God uses stress to get my attention.
I call on the Lord in my distress, and he answers me. (Psalms 120: 1)
God saw that I began to value achievement in my area of research over valuing Him. Let me explain. As a researcher, I behaved like a creator—at least, like the small creator—who controls creation. I planned, designed, and executed the experiments according to my plans. I tried to control the results according to my hard work, without involving God. I tried to control the outcomes so that I can glorify my work—and ignore God in this domain.
However, as I experienced failure up to 70 times and grew increasingly stressed, I saw how God used that stress to draw me back to Himself. Now I understand that God wants me to put Him first in my experiment, because He is the Creator of lipid-protein networks. I should continue to work hard in my experiments—not for my ambition, but for His glory.
God wants me to rely on Him only.
Trust in the Lord with all your heart and lean not on your own understanding; in all your ways submit to him, and he will make your paths straight. (Proverbs 3:5-6)
In scientific research, everyone is working to discover something new, and very often our experiments are so technical that no one can help us, not even our advisors. During the past 1.5 years of training, I’ve had a lot of disappointments due to relying on myself and my own ability. Through this painful training, God has reminded me that He is the only true place to lean on.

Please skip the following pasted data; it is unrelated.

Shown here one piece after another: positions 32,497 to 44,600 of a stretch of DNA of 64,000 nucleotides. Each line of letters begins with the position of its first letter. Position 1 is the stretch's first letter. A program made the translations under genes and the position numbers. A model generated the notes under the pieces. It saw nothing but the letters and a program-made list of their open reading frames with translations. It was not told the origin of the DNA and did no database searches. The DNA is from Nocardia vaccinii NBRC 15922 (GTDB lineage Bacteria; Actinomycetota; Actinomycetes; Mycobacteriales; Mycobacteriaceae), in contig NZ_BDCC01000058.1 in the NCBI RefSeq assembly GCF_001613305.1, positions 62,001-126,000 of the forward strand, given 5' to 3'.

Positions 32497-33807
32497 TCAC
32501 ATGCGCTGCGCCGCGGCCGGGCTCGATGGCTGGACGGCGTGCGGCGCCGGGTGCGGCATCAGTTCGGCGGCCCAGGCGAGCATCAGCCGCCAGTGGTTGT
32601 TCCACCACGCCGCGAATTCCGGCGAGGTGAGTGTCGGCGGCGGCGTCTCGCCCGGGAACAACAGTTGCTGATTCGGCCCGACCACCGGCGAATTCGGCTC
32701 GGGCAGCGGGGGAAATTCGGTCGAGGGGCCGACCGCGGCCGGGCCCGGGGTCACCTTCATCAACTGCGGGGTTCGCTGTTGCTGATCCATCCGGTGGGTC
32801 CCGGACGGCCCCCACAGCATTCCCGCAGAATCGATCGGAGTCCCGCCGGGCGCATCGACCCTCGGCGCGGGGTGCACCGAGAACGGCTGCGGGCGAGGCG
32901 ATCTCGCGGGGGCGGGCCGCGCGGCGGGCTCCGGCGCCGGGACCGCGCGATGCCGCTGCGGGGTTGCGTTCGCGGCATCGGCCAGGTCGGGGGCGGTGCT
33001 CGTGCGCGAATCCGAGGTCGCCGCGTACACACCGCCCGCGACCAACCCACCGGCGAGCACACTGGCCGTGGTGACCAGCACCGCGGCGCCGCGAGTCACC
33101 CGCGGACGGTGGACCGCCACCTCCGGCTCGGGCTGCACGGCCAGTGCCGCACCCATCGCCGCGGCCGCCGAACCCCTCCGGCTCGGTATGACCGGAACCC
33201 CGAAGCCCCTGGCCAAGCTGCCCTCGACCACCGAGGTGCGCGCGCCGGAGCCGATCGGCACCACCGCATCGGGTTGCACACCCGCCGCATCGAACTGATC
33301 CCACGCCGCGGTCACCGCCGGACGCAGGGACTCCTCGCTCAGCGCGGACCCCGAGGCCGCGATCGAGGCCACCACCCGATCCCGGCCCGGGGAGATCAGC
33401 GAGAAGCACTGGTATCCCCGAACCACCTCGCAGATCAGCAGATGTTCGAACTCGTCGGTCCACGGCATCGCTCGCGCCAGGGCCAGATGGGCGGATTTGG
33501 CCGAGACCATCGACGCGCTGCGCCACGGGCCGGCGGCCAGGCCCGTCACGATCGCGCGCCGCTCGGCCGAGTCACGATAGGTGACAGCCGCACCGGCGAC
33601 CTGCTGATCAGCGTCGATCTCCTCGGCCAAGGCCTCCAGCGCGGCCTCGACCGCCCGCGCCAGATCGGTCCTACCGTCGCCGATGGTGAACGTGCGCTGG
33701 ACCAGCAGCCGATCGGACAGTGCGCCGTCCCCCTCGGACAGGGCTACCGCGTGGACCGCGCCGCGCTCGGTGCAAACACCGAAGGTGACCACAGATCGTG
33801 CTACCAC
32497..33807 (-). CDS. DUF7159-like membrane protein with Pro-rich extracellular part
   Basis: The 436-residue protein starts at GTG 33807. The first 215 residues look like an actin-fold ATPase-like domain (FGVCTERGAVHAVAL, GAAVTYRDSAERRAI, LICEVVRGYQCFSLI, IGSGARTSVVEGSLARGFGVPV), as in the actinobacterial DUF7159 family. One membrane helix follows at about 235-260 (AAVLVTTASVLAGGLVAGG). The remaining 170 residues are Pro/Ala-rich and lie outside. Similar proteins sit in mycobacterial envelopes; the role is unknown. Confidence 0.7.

As I continue with my experiments, I realize that the mysteries of lipid-protein interactions ultimately belong to God, and He will reveal them according to His plan and glory. In the meantime, I will be patient and work diligently, enjoying and leaning on God in every step of this training.
God’s will for me is to be grateful in all circumstances.
Rejoice always, pray continually, give thanks in all circumstances; for this is God’s will for you in Christ Jesus. (Thessalonians 5:16-18)
I used to think that God would only give happiness to His children. When He allowed me to experience sadness and misery, I started to grumble. I used to think that I always deserved the best from God simply because I am a Christian. I forgot that I am a sinful human who is by nature deserving of wrath (Roman 3:23). I also forgot that all goodness and blessings that I have received—including salvation through Christ—are God’s grace indeed.
Now I am reminded that I should not demand success or grumble over failures, because everything is a gift from God. If I can be thankful for the good things from Him, I should also be thankful when bad things come my way. God is teaching me to be a grateful person.
Ultimately, we as scientists cannot find anything in nature without God. God created all of creation, and we should humbly ask God, the Great Owner, to open our minds to understand what He has created. My professor often highlights that God is the owner of the great secret in lipid-protein interactions, as well as all interactions in nature. Therefore, God will give the knowledge to whom He wants for His glory.
I’m sure that whichever field you find yourself in, I am not alone in asking, “Where is God in the midst of my stress?” Through the last few months of searching, I have learned that God is still here with me. Does that mean my stress is gone? No, the stress is also still there, but my response to it has changed.
I know that I may fail again in my coming experiments, but I will continue to work hard. And I will keep being joyful—because God has promised to answer me in my distress (Psalm 120:1).